private sale of 150 Nassau Street loft with high-floor premium or neighborly extortion
first look can be deceiving (see update below about due dilgence here)
When I saw that the “1,723 sq ft” Manhattan loft #19A at 150 Nassau Street (at the corner of Spruce Street and opposite City Hall Park, basically under the Gehry) sold in a private sale to the upstairs neighbor on November 21 for $1.65mm ($958/ft), my first question was why it sold for 19% more than the “1,793 sq ft” #11A 13 months earlier, on a $/ft basis ($1.445mm, or $806/ft). Was the premium earned by the higher floor, or might that (tactically reluctant) seller have extorted the neighbor upstairs who needed room to expand? Boy … was that ever the wrong question!
In fact, the #19A seller was probably disappointed by the sales price, given the he (just!) missed The Peak and did not get the $1.995mm he really wanted:
|April 4, 2008||new to market||$1.995mm|
|Aug 31, 2009||back on market||$1.695mm|
|Nov 21, 2011||sold||$1.65mm|
second look is a rerun
This is a pretty conventional narrative, isn’t it? Guy waits just a little too long to collect the froth and prices too high for the post-Peak market; with bonus points for giving up 6 weeks after Lehman’s bankruptcy. Guy timed the thaw almost perfectly, but was still too rich for the post-nuclear winter market. You can almost see the smile on his face when the man upstairs answered his prayers (I mean the #20A owner, of course) by agreeing to the private deal at $1.65mm, netting the guy more than he was asking in 2009 (no sales fee!).
Before getting back to my original question of how this sale squares with #11A in October 2010, let me confuse you with some facts. The high water mark for the high floor “A” line at 150 Nassau Street (with footprints of either “1,723 sq ft” or [various] “1,79x sq ft”) was in July 2007. That. too, is pretty conventional, but #19A looks very good in comparison and the tides have been somewhat erratic otherwise; if you can, scan this table quickly the first time, ignoring the last column:
|$963/ft||$1.725mm||#15A||July 25, 2007|
|$958/ft||$1.65mm||#19A||Nov 21, 2011|
|$904/ft||$1.625mm||#10A||Sept 5, 2006|
|$875/ft||$1.507mm||#20A||Dec 22, 2003|
|$869/ft||$1,496,827||#19A||April 8, 2004|
|$809/ft||$1.45mm||#15A||July 1, 2004|
|$806/ft||$1.445mm||#11A||Oct 6, 2010|
(Note that the 2003 and 2004 prices for #19A and #20A were paid to the sponsor; note that the sponsor did absurdly well, compared to later resales.)
The groupings are (fairly) clear: the 2 at the top, the 2 at the bottom, and the middle. That #15A re-sale in 2004 looks low compared to the sponsor sales at the same time, which is weird. But the true outlier is that #11A last year. Take that one away and the rest make a great deal of sense.
looking at the loft
We don’t know exactly what condition the upstairs loft is in, other than that it was bought new 8 years ago. We do know that the downstairs piece was billed in 2008 and 2009 as having “magnificent light and city views and true loft living with high ceilings and a stunning renovation”, but that sounds like the building standard from 2003. Here are two “A” lines sets of babble, with very different market results yet essentially identical descriptions, word count aside (you will have to click here or here to see which is which):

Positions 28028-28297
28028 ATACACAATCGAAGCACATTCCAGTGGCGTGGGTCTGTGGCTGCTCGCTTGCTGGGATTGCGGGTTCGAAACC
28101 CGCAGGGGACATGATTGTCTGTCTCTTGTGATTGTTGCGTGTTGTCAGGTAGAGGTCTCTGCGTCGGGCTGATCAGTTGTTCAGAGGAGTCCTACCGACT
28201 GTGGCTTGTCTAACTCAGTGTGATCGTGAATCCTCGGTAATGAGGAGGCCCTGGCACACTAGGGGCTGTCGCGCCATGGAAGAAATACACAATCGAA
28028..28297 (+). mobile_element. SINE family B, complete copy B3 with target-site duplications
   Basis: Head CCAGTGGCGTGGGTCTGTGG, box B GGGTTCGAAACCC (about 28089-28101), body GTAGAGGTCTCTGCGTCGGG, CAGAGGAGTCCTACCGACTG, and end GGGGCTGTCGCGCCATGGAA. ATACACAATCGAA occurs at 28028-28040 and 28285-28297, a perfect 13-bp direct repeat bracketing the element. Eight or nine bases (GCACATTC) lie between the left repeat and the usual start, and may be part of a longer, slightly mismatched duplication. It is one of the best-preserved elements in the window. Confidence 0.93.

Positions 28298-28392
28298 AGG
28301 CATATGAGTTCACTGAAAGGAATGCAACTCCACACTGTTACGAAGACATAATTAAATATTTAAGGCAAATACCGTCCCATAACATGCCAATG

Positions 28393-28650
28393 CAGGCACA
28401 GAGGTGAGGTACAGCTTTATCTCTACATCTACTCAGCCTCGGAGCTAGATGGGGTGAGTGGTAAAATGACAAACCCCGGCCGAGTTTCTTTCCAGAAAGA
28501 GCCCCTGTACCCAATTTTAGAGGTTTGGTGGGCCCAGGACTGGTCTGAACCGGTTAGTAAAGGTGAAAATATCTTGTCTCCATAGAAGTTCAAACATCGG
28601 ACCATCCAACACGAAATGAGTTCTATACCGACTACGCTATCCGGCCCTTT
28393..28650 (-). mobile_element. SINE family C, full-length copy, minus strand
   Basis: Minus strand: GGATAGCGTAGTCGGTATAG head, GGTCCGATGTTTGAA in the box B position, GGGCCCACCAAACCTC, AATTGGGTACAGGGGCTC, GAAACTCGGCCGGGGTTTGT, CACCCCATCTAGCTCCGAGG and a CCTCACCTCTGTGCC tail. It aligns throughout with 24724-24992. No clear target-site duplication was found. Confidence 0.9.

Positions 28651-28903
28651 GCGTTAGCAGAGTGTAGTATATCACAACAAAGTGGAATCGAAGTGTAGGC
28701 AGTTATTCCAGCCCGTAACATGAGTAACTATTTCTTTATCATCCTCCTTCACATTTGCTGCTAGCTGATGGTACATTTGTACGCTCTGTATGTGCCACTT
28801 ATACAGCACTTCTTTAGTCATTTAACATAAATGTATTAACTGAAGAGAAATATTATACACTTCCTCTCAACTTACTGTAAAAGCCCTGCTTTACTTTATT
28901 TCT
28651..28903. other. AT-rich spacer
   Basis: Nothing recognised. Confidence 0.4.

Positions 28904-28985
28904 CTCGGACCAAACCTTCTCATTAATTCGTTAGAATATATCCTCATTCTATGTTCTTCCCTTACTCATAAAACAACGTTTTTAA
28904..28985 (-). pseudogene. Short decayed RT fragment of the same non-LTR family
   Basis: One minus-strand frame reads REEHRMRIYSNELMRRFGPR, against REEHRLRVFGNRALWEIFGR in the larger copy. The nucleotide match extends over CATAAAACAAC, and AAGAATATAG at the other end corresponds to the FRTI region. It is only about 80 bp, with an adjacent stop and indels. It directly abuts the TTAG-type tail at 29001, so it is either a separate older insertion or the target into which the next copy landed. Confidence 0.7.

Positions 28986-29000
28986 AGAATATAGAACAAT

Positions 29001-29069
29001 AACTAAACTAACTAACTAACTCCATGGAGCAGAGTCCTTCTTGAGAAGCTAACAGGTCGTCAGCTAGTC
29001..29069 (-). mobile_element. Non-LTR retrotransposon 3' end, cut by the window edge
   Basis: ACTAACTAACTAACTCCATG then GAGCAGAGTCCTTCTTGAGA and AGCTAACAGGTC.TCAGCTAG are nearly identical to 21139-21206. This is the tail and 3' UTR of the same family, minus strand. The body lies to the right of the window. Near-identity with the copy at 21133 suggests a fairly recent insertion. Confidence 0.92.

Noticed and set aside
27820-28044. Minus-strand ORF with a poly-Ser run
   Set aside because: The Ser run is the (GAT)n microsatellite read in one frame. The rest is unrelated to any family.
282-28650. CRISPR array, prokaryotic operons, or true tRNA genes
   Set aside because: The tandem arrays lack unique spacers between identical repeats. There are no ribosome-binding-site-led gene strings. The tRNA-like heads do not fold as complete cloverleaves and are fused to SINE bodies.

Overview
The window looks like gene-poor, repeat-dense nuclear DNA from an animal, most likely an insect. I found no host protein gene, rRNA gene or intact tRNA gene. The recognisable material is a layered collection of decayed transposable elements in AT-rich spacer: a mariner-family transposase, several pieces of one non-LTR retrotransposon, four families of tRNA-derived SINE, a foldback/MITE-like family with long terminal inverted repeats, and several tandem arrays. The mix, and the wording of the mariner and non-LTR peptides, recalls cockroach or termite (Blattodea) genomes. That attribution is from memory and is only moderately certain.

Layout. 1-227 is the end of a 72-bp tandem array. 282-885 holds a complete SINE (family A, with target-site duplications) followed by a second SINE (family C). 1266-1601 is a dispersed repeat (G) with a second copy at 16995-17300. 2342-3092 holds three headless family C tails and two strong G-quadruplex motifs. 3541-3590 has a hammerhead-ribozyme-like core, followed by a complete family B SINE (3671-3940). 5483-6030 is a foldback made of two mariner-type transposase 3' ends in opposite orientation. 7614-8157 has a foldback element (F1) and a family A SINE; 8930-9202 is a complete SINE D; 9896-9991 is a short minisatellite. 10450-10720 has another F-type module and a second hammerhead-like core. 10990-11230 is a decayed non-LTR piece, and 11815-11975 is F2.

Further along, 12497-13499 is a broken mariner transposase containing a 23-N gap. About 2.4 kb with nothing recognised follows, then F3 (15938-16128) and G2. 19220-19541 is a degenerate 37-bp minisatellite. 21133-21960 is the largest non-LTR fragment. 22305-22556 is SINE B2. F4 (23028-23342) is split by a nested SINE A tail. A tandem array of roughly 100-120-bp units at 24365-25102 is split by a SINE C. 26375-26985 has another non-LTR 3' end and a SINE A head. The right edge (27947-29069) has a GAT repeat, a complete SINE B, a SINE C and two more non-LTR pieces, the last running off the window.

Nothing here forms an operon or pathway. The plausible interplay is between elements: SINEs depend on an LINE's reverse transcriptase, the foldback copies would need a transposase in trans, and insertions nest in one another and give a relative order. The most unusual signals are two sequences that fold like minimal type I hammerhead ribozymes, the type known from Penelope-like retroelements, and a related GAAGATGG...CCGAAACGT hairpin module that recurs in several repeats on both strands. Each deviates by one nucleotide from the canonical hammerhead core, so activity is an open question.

sophisticated Boffi kitchen with stainless steel counters and a huge walnut and Calacatta marble island stands next to a window and offers the best in SubZero, Miele and Viking appliances. The massive master bedroom suite includes a spa like bathroom with teakwood, Calacatta marble, Kohler fixtures, oversized tub and separate shower
 chef’s Boffi kitchen, marble baths, Miele, Viking & SubZero appliances, Bosch washer/dryer
I bet that the guy upstairs will at least take apart the 3rd bedroom added to the #19A floor plan (original floor plan as in #11A here), but what else he does depends on how many bedrooms he needs and on whether there are any differences in view between the “magnificent light and city views” on 19 and those on 20 (not likely). Maybe I am just having a slow day today, but the hardest part of the combination seems to me where to put the stairway.
The guy’s numbers are interesting. Without taking into account the (considerable?) renovation expenses ahead, he already paid $1.507mm for half the space in 2003 and has gotten the other half for $1.625mm in 2011. An optimist would say that he has done well; only a pessimist would squint over the (relatively) high price in 2003.
The sponsor thought the difference between the 15th floor and 4 flights up was significant (presumably, that is all views): #15A was only $1,038,714 from the sponsor in March 2003, so the resale in 14 months looks a lot better in that context than when I compared it to the sponsor prices for #19A and #20A.
Views ‘R Us (or, perhaps, are not)
#11A remains the outlier, with a resale history that suggests The Market punished it for staying on from mid-2009 without a significant break. (See my November 15, 2010, flight or fight? the disappointed seller’s conundrum, 30 East 21 Street and 205 West 19 Street lofts edition, or other posts with that tag.) Either that, or the views drive these “A” line prices and the #11A sellers were simply unaware (2 short hiatuses omitted) of that significant resale deficit:
|June 25, 2009||new to market||$1.825mm|
|Mar 5, 2010||$1.6mm|
Note that the sponsor’s price for #11A in March 2003 was $25,000/floor below that of #15A in the same month but that the resales (6 years apart) were $5,000 apart. Not that that represents ‘narrowing’.
[UPDATE Dec 28: I just posted about some interesting due diligence issues at this condo, arising out of the conflict between never-ending water main repair by the city and delayed facade repair by the condo].
© Sandy Mattingly 2011